…a question raised by a non-professional
It shall go without question that I am moved to write what follows by the news of the tragic death of actor and comedian Robin Williams, who died yesterday perhaps by his own hand, but a hand that was controlled by another self, one that suffered mightily from depression.
I have presented the case of Andrew Jackson, Jr., the adopted son of President Jackson, to my fine son-in-law, a distinguished psychologist and adjunct professor at Tulane. He did not dismiss it out-of-hand, but merely explained that it is far too complicated a problem to be diagnosed from a few items extracted from long-gone history.
Perhaps the fault was mine, for simply not being sufficiently fluent to offer what is known about the tragic case of the heir of the Hermitage and of the estate of the seventh president of the United States.
Presented here are a few facts about Andrew Jackson, Jr.: the ways of his early life, the circumstances under which he came to Hancock County MS, his strange actions while here, his flight to a new problem when he left.
We also know a little about his family, particularly his wife who was from a patrician family from up-east, and his son Samuel, a loving and dutiful son if there ever was one. In reflection about them, I have come around to be somewhat sympathetic to the man, whereas before I felt only empathy for those close to him.
Although few essays and no books of significance have been written about Andrew, Jr., there are facts which can be assembled, mostly from the biographies of his adoptive father. Also, letters written within the family are important descriptions of their personalities and activities.
What follows are essentially borrowings from my own articles about the Jackson family. Some excerpts are taken in whole from postings a reader may already have read, for which I apologize for any annoying repetitions.
Andrew Jr.’s early financial miscalculations
The President himself had enormous money problems through much of his adult life. While strong in character and of a resolute disposition, he clearly was unable to deny much to Andrew, Jr. who most likely was the primary cause of the President’s fiscal difficulties. When the President died in 1845, his assets included the Hermitage, its slaves, and other real estate, but no money. He borrowed $2,000 not long before his death, raising his total debt to $26,000. In 1840, on the occasion of the 25th anniversary of the Battle of New Orleans, he agreed to attend the celebration in New Orleans in spite of his declining health and advancing age. The reason: to borrow some much-needed cash from some of his loyal friends, including General Jean B. Plauche.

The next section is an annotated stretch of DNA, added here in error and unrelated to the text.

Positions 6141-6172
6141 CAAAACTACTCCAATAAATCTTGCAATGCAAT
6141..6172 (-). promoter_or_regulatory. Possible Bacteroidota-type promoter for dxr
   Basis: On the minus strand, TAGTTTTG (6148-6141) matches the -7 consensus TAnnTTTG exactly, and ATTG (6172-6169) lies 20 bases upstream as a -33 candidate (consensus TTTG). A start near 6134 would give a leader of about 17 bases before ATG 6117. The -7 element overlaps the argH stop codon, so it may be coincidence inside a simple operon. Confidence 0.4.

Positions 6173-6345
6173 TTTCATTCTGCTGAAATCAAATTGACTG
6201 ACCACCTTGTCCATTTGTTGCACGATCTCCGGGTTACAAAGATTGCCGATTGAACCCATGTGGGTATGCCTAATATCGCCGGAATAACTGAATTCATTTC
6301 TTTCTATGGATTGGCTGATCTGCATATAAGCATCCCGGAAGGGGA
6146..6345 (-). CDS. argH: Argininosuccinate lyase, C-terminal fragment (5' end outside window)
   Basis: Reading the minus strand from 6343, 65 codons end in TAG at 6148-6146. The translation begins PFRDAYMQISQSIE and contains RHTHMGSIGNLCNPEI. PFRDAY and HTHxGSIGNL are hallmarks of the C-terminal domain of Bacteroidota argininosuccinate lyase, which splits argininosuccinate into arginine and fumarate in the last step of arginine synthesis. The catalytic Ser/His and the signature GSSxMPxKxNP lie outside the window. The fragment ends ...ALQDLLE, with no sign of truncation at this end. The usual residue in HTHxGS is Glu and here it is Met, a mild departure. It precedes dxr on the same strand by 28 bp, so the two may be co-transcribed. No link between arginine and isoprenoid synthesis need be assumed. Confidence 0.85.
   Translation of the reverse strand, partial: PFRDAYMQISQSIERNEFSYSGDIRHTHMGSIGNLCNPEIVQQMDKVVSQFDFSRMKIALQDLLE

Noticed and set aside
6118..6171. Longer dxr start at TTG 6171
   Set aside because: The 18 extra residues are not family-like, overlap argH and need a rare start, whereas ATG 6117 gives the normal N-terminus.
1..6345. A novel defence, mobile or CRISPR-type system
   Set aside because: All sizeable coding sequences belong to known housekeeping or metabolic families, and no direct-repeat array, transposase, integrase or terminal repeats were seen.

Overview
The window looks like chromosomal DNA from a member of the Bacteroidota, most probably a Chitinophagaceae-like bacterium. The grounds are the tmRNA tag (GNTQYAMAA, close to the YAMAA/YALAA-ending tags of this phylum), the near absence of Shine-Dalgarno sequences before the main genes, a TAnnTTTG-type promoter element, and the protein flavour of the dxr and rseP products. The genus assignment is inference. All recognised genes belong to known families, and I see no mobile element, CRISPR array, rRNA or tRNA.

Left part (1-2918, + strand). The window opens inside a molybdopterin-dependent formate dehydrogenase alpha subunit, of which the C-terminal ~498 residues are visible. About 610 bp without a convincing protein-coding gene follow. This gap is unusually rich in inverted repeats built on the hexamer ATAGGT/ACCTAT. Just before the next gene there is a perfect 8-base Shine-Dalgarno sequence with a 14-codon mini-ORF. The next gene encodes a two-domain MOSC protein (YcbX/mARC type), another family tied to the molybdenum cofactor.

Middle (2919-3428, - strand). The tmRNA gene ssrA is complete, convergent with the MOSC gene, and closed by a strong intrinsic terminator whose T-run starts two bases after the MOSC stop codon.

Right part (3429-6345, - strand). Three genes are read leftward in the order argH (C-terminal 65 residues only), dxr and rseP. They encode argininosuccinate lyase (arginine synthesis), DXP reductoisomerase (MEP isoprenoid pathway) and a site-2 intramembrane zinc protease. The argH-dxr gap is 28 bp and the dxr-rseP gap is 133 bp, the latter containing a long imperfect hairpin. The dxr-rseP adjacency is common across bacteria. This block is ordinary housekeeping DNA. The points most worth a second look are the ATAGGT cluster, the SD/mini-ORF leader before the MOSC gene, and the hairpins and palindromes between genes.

Andrew Jr.’s pattern of wasteful spending was evident from an early age. As a student, he accumulated a debt of $309 to his clothing outfitter in six and a half months. He bought a new wardrobe, including a ten-dollar hat, a $26 suit, and silk hose at $1.50 a pair. He had his own horse, his own body servant and imported kerchiefs.
In 1834, at age 26, he repurchased Hunter’s hill (which was adjacent to Hermitage and had been lost by forced sale by Jackson many years before) for $10,000. He signed one and two-year notes but could give his father no copies or details for nine months. It was a gross overpayment and the contract allowed the proceeds of cotton sales to go directly to the seller. As he would do in Mississippi, Andrew Jr. overestimated his cotton yields and went further into debt. The following year, when the second note was due, there were seven late frosts, killing half the crop. Still Jackson, Jr. was optimistic.
The Hermitage was severely damaged on October 13, 1834 by a disastrous fire during Jackson’s second Presidential term. Since President Jackson was busy in Washington running the affairs of the Nation, it fell to Andrew Jr. and his wife Sarah in 1836 to supervise the reconstruction and furnishing the new Hermitage. That year, the President had written to his son: “Our real wants are few, our imaginary wants many, which never ought to be gratified by creating a debt to satisfy them.” The cost to rebuild the Hermitage was four times the estimate. Still, in 1838, the President paid $7,000, mostly to satisfy the obligations of Andrew Jr. who had endorsed notes of others.
Jackson Jr.’s poor real estate investments continued with the purchase of Halcyon Plantation for which the President had to pay the first note in 1839 in the amount of $5,176. In the same year, Jackson Sr. refused to pay a two-year overdue note amounting to $550 for a carriage; his son had lied about the purchase.
In 1840, former President Jackson found it necessary to restructure the obligation for Halcyon Plantation. In the same year, ill after his return from New Orleans, the father wrote to his son, “Recollect my son that I have taken this trip to endeavor to releve [sic] you from present embarrassments, and if I live to realize it, I will die contented in the hopes that you will never again encumber yourself with debt that may result in the poverty of yourself and the little family I so much love.”
No manner of reasoning or parental appeal swayed young Andrew from his wasteful ways. The same year of the President’s plea, Andrew told his father of a $6,000 debt which was in truth $12,000 and in just a few months grew to $15,000. Defending his son, Jackson blamed $10,000 of the debt on “swindlers” who had taken advantage of his son.
But Andrew Jr.’s mismanagement continued and the President’s resource dwindled. During this time, the slaves of Halcyon Plantation were cold and hungry and the plantation overseer sought legal means to recover back wages. Jackson resorted to selling off his saddle mare; he sold beef from the smokehouse. One of President Jackson’s other ward was suffering with terminal cancer but the money that had been saved for a medical visit went to pay off more of Andrew Jr.’s debts. To make matters worse, Jackson’s political enemies, the Whigs, made political hay of the situation.